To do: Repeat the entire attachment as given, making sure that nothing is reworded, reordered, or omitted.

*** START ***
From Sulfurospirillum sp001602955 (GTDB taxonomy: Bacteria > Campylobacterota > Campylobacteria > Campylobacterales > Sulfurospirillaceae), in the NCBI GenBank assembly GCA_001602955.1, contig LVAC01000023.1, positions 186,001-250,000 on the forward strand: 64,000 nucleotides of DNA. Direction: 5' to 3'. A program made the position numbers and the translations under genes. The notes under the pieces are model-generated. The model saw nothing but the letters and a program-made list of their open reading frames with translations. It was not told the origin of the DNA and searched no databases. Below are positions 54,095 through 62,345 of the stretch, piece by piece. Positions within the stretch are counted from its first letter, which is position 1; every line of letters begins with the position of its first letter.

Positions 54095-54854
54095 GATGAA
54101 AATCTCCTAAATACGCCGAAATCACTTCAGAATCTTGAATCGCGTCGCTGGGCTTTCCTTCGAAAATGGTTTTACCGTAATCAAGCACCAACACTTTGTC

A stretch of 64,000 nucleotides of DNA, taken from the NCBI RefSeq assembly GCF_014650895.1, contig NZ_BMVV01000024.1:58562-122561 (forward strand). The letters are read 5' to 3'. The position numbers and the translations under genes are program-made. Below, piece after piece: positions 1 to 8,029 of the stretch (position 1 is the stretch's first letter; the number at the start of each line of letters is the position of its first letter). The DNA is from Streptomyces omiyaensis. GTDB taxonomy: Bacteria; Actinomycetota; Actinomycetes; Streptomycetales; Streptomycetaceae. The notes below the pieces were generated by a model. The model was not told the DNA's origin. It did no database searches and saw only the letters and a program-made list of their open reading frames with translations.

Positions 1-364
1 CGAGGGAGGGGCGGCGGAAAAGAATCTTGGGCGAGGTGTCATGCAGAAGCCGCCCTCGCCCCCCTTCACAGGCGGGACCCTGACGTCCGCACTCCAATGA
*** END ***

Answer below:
From Sulfurospirillum sp001602955 (GTDB taxonomy: Bacteria > Campylobacterota > Campylobacteria > Campylobacterales > Sulfurospirillaceae), in the NCBI GenBank assembly GCA_001602955.1, contig LVAC01000023.1, positions 186,001-250,000 on the forward strand: 64,000 nucleotides of DNA. Direction: 5' to 3'. A program made the position numbers and the translations under genes. The notes under the pieces are model-generated. The model saw nothing but the letters and a program-made list of their open reading frames with translations. It was not told the origin of the DNA and searched no databases. Below are positions 54,095 through 62,345 of the stretch, piece by piece. Positions within the stretch are counted from its first letter, which is position 1; every line of letters begins with the position of its first letter.

Positions 54095-54854
54095 GATGAA
54101 AATCTCCTAAATACGCCGAAATCACTTCAGAATCTTGAATCGCGTCGCTGGGCTTTCCTTCGAAAATGGTTTTACCGTAATCAAGCACCAACACTTTGTC

A stretch of 64,000 nucleotides of DNA, taken from the NCBI RefSeq assembly GCF_014650895.1, contig NZ_BMVV01000024.1:58562-122561 (forward strand). The letters are read 5' to 3'. The position numbers and the translations under genes are program-made. Below, piece after piece: positions 1 to 8,029 of the stretch (position 1 is the stretch's first letter; the number at the start of each line of letters is the position of its first letter). The DNA is from Streptomyces omiyaensis. GTDB taxonomy: Bacteria; Actinomycetota; Actinomycetes; Streptomycetales; Streptomycetaceae. The notes below the pieces were generated by a model. The model was not told the DNA's origin. It did no database searches and saw only the letters and a program-made list of their open reading frames with translations.

Positions 1-364
1 CGAGGGAGGGGCGGCGGAAAAGAATCTTGGGCGAGGTGTCATGCAGAAGCCGCCCTCGCCCCCCTTCACAGGCGGGACCCTGACGTCCGCACTCCAATGA